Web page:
Produced in a pre-global music, pre-internet era, it’s easy to see why this album was considered trailblazing when it was released, though, even then, Rolling Stone reviewer Jon Pareles qualified his praise: “My Life in the Bush of Ghosts is an undeniably awesome feat of tape editing and rhythmic ingenuity. But, like most ‘found’ art, it raises stubborn questions about context, manipulation, and cultural imperialism.” Today, it would be impossible to ignore the privilege of two white men who, in order to push musical boundaries, appropriate the words and music of others without their permission while presenting themselves as legitimators of these appropriated expressions. Post-colonial critique has amply shown how, within the Euro-American canon, manifestations of the other are fetichized for their so-called exotic, authentic, or primal characteristics – which are then strategically absorbed into stagnant art practices thought to be in need of revitalization. The wall text accompanying My Life in the Bush of Ghosts includes a somewhat perfunctory two-sentence acknowledgement of criticism of Byrne’s and Eno’s practice. Indeed, MashUp’s overarching curatorial framework is too often unapologetically Eurocentric and fails to venture much beyond the celebratory thrust of its curatorial premise (arguably, the blockbuster exhibition model itself inherently stifles any substantive criticality).
Finally, it is important to remember that pragmatic and creative processes of mashup – occurring as a result of colonialism, increased global migration, economies, and communication networks, cosmopolitanism, or simply intellectual curiosity – don’t only involve the Euro-American appropriation of the cultural manifestations of its many “others.” Looking beyond Western capitalist societies, anthropologist Arjun Appadurai takes a cross-cultural and post-Marxist perspective on commodities. He argues that the “diversion of commodities from specified paths is always a sign of creativity or crisis, whether aesthetic or economic” and that this type of diversion inevitably “brings in the new.”
These types of traffic – its trajectories and resulting lineages – are often multiple and multidirectional. Offering a rich example of this phenomenon is Hong Kong artist anothermountainman’s redwhiteblue (2000-ongoing), a site-specific installation made entirely from those instantly recognizable and ubiquitous red, white, and blue-woven plastic carryall bags. The installation explores and embodies the cross-cultural paths of the commodity as it moves through global geographies and markets. Invented in Japan, the plastic material was initially used for covering building construction sites or farmland in various parts of Asia; later made into cheaply sold carry-all bags used famously by migrants around the world because of its low-cost sturdiness; and recently, even rendered into a line of bags by the luxury brand Louis Vuitton. Similarly, Brian Jungen’s Prototypes for New Understanding (1998-2005) critically reveals and embodies this complex type of aesthetic diversion through his clever reconfigurings of Nike runners – the patterns on which shared resemblances with classic Haida formline style – into Haida-inspired masks. Prototypes moves between the realms of the spiritual, arts, crafts, sports, fashion design, museum, marketplace, art history, anthropology …. Unfortunately, these two artworks are rare exceptions in the VAG’s examination of mashup, which too often highlights a unidirectional model of cultural production of “we” and the “other” (the West gleaning from the East; the North grazing in the South).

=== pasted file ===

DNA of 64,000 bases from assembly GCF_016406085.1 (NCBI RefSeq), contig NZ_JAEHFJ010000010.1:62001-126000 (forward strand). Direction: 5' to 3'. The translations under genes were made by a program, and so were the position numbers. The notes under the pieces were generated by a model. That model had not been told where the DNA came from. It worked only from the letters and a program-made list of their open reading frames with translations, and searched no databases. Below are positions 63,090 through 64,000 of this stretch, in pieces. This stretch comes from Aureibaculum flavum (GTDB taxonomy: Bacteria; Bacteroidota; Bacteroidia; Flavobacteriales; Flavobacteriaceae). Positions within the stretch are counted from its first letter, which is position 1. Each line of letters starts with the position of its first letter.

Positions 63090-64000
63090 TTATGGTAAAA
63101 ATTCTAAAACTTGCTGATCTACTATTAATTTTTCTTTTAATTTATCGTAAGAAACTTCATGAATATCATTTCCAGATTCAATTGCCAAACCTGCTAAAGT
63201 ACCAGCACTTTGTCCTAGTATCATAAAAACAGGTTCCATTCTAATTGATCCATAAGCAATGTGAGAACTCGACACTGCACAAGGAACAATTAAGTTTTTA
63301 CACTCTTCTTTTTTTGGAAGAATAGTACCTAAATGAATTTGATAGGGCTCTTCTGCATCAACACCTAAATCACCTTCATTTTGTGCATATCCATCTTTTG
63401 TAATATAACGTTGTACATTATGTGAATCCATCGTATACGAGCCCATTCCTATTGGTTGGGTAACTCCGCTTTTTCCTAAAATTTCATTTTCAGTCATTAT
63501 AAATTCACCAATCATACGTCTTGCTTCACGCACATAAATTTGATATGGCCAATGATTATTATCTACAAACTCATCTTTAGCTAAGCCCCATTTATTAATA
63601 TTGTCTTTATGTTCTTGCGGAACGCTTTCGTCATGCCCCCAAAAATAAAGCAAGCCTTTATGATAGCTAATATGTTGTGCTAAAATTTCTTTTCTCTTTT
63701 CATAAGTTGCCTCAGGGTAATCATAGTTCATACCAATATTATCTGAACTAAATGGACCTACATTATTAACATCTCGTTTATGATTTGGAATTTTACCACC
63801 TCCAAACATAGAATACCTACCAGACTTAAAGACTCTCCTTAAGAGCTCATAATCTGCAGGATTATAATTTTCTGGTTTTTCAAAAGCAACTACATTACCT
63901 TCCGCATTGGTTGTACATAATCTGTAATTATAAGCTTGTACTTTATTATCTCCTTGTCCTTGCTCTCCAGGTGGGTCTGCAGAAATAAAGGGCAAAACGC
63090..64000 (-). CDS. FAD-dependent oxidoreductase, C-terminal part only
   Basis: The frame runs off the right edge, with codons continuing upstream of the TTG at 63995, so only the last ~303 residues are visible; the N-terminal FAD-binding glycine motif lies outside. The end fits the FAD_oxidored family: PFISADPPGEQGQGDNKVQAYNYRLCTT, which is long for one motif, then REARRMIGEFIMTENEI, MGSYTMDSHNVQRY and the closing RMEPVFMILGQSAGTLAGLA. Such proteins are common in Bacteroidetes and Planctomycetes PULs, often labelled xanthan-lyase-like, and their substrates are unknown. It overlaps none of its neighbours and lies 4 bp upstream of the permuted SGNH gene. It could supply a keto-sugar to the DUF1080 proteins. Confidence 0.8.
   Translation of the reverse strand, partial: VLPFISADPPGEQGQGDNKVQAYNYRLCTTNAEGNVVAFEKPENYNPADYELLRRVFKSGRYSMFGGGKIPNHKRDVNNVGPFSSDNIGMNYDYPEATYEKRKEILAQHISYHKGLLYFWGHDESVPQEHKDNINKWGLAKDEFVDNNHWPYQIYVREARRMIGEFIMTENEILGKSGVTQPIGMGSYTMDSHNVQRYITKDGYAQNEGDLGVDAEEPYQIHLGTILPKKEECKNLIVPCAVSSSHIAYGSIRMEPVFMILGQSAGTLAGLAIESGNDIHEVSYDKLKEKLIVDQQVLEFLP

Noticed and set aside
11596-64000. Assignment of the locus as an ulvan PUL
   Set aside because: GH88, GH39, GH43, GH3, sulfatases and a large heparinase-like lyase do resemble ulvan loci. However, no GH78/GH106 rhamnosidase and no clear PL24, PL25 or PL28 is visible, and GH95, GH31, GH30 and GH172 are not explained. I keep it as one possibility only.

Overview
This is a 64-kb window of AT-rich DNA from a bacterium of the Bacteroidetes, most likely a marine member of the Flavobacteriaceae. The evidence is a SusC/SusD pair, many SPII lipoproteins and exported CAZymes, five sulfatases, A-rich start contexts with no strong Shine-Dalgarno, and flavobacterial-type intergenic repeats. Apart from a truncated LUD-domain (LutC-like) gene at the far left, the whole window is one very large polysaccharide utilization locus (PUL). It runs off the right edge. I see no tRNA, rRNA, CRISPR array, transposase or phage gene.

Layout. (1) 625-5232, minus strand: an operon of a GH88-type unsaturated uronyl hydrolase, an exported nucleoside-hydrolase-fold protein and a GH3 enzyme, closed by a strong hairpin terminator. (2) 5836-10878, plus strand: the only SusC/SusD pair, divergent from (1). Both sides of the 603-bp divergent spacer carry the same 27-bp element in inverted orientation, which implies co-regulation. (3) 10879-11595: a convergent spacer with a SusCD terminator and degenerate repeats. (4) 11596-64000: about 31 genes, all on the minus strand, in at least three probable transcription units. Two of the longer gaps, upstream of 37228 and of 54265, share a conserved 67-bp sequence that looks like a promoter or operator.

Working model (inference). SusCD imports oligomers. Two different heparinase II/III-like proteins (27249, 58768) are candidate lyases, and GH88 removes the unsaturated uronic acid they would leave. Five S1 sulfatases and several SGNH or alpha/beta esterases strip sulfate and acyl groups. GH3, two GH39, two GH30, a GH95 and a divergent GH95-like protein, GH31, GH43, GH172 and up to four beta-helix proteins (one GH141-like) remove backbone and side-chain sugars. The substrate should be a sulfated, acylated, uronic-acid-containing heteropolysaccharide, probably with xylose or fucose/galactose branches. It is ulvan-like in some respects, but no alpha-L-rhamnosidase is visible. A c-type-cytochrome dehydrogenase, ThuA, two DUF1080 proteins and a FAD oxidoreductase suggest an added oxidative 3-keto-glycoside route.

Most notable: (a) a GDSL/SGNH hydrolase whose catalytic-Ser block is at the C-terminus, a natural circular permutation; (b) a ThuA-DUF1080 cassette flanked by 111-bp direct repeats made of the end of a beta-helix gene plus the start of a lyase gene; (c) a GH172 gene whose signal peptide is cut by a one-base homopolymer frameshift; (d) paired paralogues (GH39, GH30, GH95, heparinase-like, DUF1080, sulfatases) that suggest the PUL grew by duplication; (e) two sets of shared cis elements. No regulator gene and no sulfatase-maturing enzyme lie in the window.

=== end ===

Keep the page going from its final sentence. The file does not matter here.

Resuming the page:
An exhibition that claims to chart “the birth of modern culture” is perhaps bound to fail on its overly universalizing premise alone. The rich and multifaceted phenomenon of mashup in itself shows that culture does not evolve along a straight and chronological line of progress as Western art-historical convention would have it – and has never done so. The primitivist leanings that percolate throughout this exhibition are neither adequately acknowledged nor explored as a recurrent component of the Euroamerican brand of mashup, nor do the curators take the opportunity to expand their vision of mashup to encompass its many iterations worldwide. The prerogative of “modern culture” is thus predominantly corralled within the protected confines of the Western canon. Notwithstanding its many pleasures and despite its efforts toward exhaustiveness, MashUp frustratingly fails to live up to its potential.
The author thanks Antonio Loro for his feedback.